On Thursday, 4 April, the Department of Social Development in the City of Joburg held an awareness campaign at the Metro Centre, Braamfontein, to sensitise the staff and general public about Autism.
The campaign was also aimed at encouraging communities to speak about Autism and support families in fighting the myths associated with the complex brain disorder associated with the condition.
Most families of the children with Autism continue to be ostracised due to a lack of knowledge.
Member of the Mayoral Committee (MMC) for Health and Social Development, Dr Mpho Phalatse, said it was important for the broader society to understand the Autism spectrum disorder before attaching labels and reprimanding those with and affected by it.
As a former medical student, Phalatse said they were taught the theory on Autism, but had very little practical exposure to the condition. It was then and still remains poorly understood even by health care workers. She said it is for this reason that the many children with Autism remain undiagnosed.
“We have come to know that not understanding the educational need of these children impacts negatively on their learning and development. Diagnoses is therefore crucial so that these children can be channeled towards programs that enhance their learning and development such as those offered by Autism SA. The city is planning to retrain all health care workers on Autism and recognizing its diagnostic features and we hope to be able to work with Autism SA amongst other stakeholders, for the practical component of this training,” said MMC Phalatse.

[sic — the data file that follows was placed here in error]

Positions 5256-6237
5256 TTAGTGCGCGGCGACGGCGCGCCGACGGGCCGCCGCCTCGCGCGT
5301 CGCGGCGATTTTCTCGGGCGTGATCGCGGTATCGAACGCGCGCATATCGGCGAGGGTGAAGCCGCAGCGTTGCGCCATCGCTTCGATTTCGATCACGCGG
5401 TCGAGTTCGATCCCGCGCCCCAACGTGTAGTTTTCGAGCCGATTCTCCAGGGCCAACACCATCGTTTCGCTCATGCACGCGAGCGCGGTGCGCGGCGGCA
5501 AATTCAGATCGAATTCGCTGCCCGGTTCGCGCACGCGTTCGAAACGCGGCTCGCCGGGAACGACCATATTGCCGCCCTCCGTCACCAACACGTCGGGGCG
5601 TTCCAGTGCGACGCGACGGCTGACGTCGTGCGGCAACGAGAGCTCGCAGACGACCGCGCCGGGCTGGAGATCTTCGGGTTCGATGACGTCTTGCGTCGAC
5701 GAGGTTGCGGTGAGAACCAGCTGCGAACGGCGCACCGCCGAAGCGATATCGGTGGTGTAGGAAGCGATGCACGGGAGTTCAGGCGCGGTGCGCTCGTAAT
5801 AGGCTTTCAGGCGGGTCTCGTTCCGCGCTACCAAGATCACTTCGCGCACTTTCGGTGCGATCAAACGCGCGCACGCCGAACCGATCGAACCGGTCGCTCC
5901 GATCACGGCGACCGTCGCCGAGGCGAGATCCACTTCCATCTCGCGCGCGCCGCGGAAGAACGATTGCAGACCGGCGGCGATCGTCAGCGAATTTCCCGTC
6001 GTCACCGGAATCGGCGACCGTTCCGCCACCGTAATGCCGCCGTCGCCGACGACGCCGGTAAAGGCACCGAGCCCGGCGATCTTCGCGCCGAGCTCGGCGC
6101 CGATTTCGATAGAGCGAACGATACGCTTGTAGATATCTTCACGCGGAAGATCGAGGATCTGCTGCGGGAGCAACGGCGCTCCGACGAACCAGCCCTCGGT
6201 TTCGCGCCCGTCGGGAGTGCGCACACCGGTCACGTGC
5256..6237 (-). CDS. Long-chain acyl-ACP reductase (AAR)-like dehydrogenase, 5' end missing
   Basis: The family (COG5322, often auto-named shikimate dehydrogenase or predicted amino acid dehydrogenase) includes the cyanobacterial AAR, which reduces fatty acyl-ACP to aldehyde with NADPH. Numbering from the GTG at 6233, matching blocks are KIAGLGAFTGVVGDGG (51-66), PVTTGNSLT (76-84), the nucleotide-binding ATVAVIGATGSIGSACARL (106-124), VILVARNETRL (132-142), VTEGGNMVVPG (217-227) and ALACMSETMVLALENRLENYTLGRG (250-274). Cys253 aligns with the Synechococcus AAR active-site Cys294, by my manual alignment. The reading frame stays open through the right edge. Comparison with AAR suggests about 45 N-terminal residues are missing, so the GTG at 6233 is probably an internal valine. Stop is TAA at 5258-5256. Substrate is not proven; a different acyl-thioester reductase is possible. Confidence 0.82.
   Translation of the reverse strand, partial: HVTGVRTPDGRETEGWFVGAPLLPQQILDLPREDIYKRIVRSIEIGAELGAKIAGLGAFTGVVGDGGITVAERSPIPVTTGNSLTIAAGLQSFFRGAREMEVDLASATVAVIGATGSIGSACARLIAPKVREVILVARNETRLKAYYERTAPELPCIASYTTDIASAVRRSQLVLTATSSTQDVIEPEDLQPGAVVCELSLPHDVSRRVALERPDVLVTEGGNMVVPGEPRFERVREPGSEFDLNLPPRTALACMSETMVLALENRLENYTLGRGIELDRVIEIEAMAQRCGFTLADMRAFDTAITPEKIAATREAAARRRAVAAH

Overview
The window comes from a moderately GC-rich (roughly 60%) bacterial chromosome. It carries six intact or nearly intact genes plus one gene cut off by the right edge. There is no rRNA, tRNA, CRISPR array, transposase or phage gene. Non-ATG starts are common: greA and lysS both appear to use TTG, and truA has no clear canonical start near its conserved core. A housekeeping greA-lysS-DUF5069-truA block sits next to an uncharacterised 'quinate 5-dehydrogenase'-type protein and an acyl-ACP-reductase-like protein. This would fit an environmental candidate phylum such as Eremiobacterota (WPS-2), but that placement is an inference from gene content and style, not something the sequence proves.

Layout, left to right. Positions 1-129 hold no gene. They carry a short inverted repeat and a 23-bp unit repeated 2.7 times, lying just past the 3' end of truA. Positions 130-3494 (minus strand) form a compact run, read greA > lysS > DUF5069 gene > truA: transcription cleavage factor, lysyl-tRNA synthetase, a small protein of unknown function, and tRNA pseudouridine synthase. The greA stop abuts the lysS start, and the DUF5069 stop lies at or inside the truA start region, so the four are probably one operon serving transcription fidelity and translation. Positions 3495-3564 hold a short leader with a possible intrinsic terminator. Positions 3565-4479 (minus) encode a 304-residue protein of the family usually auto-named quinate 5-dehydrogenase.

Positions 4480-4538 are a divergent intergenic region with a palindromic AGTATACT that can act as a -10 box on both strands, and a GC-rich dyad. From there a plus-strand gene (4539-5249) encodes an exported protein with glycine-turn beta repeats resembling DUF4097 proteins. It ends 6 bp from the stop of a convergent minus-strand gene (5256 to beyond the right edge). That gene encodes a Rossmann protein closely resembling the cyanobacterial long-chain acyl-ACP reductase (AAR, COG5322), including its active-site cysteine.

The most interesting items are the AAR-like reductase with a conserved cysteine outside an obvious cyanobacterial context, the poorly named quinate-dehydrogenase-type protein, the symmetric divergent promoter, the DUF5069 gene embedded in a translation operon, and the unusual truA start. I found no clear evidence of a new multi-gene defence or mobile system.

As drivers of advocacy on behalf of Persons with Disabilities (PWDs), Social Development continues to embark on various educational programs that will give support to these families.
The department, in partnership with Autism South Africa (ASA) and iSchoolAfrica will be hosting a range of activities for the month of April to raise awareness.
ASA national director, Sandra Usswald said they were delighted to be part of the second annual Autism Awareness campaign.
‘’Speaking about Autism to our local communities and educating the public about acceptance and appreciation of children and adults with Autism really assists us in decreasing the stigma and isolation that our families deal with every day”.
This partnership will include the launch of the ‘iSchoolAfrica Lab’, a programme that aims to offer relevant and customized educational solutions for learners with remedial and special needs. Through a model of technology and facilitation, the program will enhance the instruction available to teachers and learners in communication, social interaction and numeracy.
“This project will help to remove children with Autism from a solitary world by reconnecting them to the real world through technology that will enhance their self-worth,” reiterated MMC Mpho Phalatse.
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